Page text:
Certain business practices that limit or prevent competition are against the law. It is important that businesses understand their rights and obligations at all times and, in particular, when dealing with wholesalers, suppliers and other businesses.
Section 45 of the Competition and Consumer Act prohibits contracts, arrangements, understandings or concerted practices that have the purpose, effect or likely effect of substantially lessening competition in a market, even if that conduct does not meet the stricter definitions of other anti-competitive conduct such as cartels.
Businesses that make agreements with their competitors to fix prices, rig bids, share markets or restrict outputs are breaking laws and stealing from consumers and businesses by inflating prices, reducing choices and damaging the economy.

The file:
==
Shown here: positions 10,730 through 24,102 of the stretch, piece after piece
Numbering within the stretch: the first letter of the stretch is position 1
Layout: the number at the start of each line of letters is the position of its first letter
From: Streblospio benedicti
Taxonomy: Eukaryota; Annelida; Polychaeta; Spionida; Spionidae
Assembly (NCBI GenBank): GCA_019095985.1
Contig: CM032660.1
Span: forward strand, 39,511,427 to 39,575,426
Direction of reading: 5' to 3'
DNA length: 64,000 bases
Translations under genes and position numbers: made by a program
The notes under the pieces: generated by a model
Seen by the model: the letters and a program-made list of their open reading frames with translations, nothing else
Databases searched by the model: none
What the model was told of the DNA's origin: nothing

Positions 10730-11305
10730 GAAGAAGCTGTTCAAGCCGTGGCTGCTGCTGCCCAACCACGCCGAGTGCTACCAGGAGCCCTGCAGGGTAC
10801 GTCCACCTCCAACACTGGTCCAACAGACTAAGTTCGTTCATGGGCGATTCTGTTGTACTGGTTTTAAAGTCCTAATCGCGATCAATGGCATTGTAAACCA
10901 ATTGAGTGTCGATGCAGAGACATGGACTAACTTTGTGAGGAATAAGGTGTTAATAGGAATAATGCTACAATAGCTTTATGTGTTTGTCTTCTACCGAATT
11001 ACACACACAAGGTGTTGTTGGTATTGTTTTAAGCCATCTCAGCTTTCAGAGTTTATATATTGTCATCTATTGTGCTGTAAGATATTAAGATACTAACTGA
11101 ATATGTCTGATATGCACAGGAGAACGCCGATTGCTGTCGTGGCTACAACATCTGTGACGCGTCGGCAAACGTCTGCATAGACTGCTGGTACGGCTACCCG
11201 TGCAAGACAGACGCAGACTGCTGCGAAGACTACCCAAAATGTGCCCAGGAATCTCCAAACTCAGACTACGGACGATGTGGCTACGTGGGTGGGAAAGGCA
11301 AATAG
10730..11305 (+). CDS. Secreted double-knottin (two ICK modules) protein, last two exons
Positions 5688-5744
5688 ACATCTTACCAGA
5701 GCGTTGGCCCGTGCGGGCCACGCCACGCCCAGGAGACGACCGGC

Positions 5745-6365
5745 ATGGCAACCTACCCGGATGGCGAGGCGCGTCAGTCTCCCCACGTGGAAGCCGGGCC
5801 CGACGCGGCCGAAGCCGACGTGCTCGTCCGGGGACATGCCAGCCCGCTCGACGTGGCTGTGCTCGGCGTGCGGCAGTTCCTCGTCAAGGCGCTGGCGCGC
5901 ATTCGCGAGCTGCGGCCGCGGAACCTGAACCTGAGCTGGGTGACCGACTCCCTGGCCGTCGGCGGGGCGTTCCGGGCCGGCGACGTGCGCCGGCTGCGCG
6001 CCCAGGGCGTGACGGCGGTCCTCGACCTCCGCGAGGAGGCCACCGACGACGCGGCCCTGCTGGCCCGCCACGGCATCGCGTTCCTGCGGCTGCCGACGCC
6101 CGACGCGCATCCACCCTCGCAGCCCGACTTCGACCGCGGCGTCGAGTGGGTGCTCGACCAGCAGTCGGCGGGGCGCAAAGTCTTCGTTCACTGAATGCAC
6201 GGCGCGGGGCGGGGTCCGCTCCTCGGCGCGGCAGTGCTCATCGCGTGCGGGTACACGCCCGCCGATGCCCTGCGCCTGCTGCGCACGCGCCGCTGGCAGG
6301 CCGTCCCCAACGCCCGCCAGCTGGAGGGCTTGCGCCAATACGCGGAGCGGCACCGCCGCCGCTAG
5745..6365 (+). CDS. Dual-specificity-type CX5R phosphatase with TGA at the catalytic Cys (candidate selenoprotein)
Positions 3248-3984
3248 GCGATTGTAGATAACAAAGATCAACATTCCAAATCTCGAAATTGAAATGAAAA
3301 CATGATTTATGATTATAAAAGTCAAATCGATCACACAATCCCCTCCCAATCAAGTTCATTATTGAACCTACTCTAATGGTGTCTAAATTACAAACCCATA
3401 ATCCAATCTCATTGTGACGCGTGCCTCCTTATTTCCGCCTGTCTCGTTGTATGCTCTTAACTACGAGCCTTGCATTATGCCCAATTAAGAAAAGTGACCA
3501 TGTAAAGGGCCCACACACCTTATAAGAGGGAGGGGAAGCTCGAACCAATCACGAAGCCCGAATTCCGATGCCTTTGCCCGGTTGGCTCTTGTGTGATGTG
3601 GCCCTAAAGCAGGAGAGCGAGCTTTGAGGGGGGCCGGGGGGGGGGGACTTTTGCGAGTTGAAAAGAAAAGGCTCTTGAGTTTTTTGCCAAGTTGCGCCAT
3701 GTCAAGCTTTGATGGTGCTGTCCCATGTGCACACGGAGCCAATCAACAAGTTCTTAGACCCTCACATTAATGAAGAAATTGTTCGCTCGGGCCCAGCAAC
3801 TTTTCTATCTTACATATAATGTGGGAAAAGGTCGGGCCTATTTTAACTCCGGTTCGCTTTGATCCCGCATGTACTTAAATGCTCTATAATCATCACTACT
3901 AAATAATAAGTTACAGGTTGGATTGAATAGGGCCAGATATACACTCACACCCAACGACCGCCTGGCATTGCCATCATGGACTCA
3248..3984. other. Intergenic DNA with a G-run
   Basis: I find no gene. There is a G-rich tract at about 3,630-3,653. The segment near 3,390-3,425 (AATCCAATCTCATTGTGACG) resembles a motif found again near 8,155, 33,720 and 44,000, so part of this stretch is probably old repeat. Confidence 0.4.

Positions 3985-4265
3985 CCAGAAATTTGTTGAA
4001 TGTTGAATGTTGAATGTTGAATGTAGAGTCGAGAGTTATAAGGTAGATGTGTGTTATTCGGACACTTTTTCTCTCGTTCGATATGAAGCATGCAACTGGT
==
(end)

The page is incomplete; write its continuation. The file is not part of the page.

It is against the law for businesses to fix prices, restrict outputs or allocate customers, suppliers or territories. But the ACCC can grant businesses an exemption providing protection from legal action under the Competition and Consumer Act when such conduct results in benefits to the public.
Broadly speaking, exclusive dealing occurs when one person trading with another imposes some restrictions on the other’s freedom to choose with whom, in what, or where they deal. Exclusive dealing is against the law only when it substantially lessens competition.
A business with a substantial degree of power in a market is not allowed to engage in conduct that has the purpose, effect or likely effect of substantially lessening competition in a market. This behaviour is referred to as ‘misuse of market power’. It is not illegal to have, or to seek to obtain market power by offering the best products and services.
Unconscionable conduct is generally understood to mean conduct which is so harsh that it goes against good conscience. Under the Australian Consumer Law, businesses must not engage in unconscionable conduct, when dealing with other businesses or their customers